This paper addresses psychological issues related to personality disorders and its impact on family members. One major concern is to address how a family should cope with a member suffering from personality disorders. To clearly address the issue it is important to clearly understand the meaning of personality disorders. A personality disorder is defined as patterns of reacting, perceiving and relating to family members, friends, people at work place and has impact on social life (Beck, T. 2004).

The characteristic behavior of an individual suffering from personality disorder is dramatic or inhibited with negative consequences to people who interact with such a person. The impact posed to family members by a member with personality disorder either a child, spouse or siblings is adverse. Family members are exposed to daily fears as they are never aware of what to expect from volatile behaviors of the suffering. A Family member with personality disorders needs a lot of care and concern and this call for full attention by parents and related parties.

We Will Write a Custom Essay Specifically
For You For Only $13.90/page!


order now

People with personality disorders are heavy users of mental health services which are costly. In addition, it is time consuming and requires a lot of sacrifices to a level of resigning from job to spend time with the suffering. Once the breadwinner resigns from job, it becomes hard for the rest of family members to access basic needs which is a challenge. Coping or living with people suffering from personality disorders is a difficult task that requires making of sacrifices.

Families are exposed to fearful episodes ranging from suicide attempts, anger or self mutilation. The most important aspect of dealing with family members suffering from personality disorders is to first accept that the person has the illness and avoid holding their behavior against the mental condition. Second, recognize the symptoms of personality disorders and be friendly to the sufferer. Third, support the family member without compromising personal needs for the well-being of the suffering individual.

Fourth, take breaks from the living situation as it is very exhaustive and participate fully in therapy. Christian response to psychotherapy Psychotherapy is a reflection of counseling which involves a process of treating mental or psychological disorders by engaging the sufferer to a talk about the condition. It is usually conducted by a trained individual in matters relating to mental health. Psychotherapy is very important as it makes an individual develop skills for coping with stress, mood, behavior, feeling and thoughts.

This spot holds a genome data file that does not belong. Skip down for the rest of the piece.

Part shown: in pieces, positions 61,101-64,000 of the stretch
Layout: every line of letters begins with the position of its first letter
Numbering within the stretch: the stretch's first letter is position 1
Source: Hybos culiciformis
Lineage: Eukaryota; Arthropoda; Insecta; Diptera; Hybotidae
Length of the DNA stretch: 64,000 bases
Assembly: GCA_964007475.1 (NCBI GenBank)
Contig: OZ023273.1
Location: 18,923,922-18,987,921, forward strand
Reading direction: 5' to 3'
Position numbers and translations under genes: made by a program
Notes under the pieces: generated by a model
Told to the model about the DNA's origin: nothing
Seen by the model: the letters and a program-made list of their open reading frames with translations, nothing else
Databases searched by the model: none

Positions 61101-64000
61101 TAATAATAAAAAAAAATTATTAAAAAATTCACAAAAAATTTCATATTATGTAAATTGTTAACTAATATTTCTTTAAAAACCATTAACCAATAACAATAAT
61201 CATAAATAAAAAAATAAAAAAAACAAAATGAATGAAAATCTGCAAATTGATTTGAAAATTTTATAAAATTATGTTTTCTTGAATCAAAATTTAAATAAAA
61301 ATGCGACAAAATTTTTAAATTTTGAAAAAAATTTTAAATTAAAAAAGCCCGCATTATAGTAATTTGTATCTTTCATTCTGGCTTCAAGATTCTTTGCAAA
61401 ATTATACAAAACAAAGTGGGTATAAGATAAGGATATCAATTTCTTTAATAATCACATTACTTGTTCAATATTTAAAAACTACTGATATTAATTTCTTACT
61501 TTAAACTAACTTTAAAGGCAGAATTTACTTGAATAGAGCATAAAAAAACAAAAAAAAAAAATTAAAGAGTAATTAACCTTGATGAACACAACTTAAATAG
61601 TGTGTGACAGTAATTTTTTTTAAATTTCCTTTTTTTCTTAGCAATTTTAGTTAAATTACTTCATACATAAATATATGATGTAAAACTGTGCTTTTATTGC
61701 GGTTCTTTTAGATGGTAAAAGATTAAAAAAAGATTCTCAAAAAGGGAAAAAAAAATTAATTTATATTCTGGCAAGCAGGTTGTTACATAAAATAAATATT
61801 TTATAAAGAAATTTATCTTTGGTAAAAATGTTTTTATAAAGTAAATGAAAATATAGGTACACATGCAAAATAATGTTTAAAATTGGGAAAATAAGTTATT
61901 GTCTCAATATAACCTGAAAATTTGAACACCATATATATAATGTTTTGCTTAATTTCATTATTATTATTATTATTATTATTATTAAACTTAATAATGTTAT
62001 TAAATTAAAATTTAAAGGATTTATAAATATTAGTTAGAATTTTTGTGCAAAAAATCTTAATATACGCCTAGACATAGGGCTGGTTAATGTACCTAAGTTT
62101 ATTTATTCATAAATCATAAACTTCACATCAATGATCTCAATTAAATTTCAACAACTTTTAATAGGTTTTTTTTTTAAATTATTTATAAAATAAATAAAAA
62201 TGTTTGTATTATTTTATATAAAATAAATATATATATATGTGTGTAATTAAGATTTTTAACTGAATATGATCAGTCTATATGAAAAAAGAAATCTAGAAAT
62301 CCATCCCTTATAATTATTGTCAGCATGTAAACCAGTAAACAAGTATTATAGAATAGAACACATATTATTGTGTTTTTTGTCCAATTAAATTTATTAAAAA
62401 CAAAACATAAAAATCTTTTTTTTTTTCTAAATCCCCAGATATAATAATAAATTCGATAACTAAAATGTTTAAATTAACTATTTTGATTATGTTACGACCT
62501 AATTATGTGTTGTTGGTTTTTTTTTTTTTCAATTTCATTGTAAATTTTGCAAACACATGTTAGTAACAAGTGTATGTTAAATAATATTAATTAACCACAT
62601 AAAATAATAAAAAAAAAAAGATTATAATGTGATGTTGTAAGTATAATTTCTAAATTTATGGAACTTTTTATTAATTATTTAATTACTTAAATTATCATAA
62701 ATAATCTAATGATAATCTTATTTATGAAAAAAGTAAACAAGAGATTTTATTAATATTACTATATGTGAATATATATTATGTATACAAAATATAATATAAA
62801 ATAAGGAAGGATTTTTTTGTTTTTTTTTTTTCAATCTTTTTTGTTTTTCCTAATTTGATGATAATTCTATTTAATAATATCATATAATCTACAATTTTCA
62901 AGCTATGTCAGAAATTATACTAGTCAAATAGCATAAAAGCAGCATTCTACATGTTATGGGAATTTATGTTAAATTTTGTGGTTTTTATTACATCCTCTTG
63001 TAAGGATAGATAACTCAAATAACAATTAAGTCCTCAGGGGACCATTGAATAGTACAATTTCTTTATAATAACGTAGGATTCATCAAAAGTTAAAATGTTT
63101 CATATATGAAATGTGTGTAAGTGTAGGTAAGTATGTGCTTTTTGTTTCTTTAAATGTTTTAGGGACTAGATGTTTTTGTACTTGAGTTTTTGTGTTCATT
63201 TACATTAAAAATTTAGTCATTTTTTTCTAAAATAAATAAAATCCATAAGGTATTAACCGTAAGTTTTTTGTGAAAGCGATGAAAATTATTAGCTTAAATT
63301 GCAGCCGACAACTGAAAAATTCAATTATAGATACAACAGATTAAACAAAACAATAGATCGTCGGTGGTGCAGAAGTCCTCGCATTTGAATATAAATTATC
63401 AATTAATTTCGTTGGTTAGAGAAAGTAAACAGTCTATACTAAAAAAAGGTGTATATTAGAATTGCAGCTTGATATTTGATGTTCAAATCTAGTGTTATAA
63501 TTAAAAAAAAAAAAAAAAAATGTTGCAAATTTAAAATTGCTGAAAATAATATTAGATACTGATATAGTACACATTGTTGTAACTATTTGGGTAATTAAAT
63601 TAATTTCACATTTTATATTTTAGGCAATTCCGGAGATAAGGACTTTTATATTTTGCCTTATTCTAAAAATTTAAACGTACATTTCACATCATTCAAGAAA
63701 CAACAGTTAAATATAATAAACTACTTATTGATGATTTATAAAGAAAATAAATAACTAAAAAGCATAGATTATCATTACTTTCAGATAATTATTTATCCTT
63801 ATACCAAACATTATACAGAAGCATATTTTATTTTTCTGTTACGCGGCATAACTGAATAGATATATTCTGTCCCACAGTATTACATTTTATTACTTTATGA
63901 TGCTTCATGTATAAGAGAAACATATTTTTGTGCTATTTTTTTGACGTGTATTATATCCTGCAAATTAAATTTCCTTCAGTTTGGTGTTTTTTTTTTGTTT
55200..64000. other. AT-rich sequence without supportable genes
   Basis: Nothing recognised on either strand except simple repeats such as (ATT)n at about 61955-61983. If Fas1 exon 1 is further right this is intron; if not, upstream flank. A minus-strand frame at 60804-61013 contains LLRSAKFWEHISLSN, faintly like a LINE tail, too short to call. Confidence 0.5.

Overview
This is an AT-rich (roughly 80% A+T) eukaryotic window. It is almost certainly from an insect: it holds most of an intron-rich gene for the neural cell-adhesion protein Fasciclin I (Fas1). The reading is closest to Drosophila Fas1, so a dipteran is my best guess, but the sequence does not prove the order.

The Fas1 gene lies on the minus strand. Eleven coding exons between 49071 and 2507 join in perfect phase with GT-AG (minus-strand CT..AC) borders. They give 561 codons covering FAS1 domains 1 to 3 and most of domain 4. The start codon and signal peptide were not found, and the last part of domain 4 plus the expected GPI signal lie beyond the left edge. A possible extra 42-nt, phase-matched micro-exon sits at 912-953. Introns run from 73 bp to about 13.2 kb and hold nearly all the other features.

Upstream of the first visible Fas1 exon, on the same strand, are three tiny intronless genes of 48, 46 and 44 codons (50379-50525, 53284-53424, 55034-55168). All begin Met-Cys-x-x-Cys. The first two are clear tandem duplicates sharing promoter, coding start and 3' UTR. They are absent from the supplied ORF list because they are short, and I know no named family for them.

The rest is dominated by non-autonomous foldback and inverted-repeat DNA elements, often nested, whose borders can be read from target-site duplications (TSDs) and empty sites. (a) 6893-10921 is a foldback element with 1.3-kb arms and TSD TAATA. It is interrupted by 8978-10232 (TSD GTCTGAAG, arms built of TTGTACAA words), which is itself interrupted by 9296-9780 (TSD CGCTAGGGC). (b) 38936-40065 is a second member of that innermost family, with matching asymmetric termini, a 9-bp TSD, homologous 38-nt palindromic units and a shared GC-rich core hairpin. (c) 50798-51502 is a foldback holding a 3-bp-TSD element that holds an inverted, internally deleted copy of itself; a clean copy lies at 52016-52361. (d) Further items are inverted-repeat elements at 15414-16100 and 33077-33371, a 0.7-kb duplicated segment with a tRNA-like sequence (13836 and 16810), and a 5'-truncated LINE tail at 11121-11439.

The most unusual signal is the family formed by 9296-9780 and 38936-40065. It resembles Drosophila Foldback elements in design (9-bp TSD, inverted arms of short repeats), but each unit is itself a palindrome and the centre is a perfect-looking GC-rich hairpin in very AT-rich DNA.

Christians have their say in psychotherapy and in many churches it is one of the most recognized means of solving family issues and individual problems relating to mental disorders. Christians are faced with problems in the event of engaging in day- to- day life which results to stress. Experts in Biblical matters provide solutions to problems individuals suffer in their daily life inform of counseling. This is a clear indication that Christianity is in full support of psychotherapy.

In the event a Christian wants to seek for counseling he or she has to look for certain characteristic features to measure the standard of psychotherapy services provided by the therapist (Birtchnell, J. 1999). First, a good therapist should have traits such as honesty, genuiness or sincerity for the purpose of helping to heal certain mental problems. Second, the Christian should look for a therapist who knows his or her personal limits when dealing with mental problems.

Therapists specialize in certain issues and it is important for a Christian to seek counseling from a qualified therapist. Third, a good therapist suitable for Christian counseling should be trustworthy. Psychotherapy is a private and personal relationship which leads to disclosure of private matters in ones life. A good therapist should never discuss matters affecting the victim with other parties. References Beck, T. (2004). Cognitive Therapy of Personality Disorders, Guilford Press. Birtchnell, J. (1999). Relating in Psychotherapy: The Application of a New Theory, Praeger.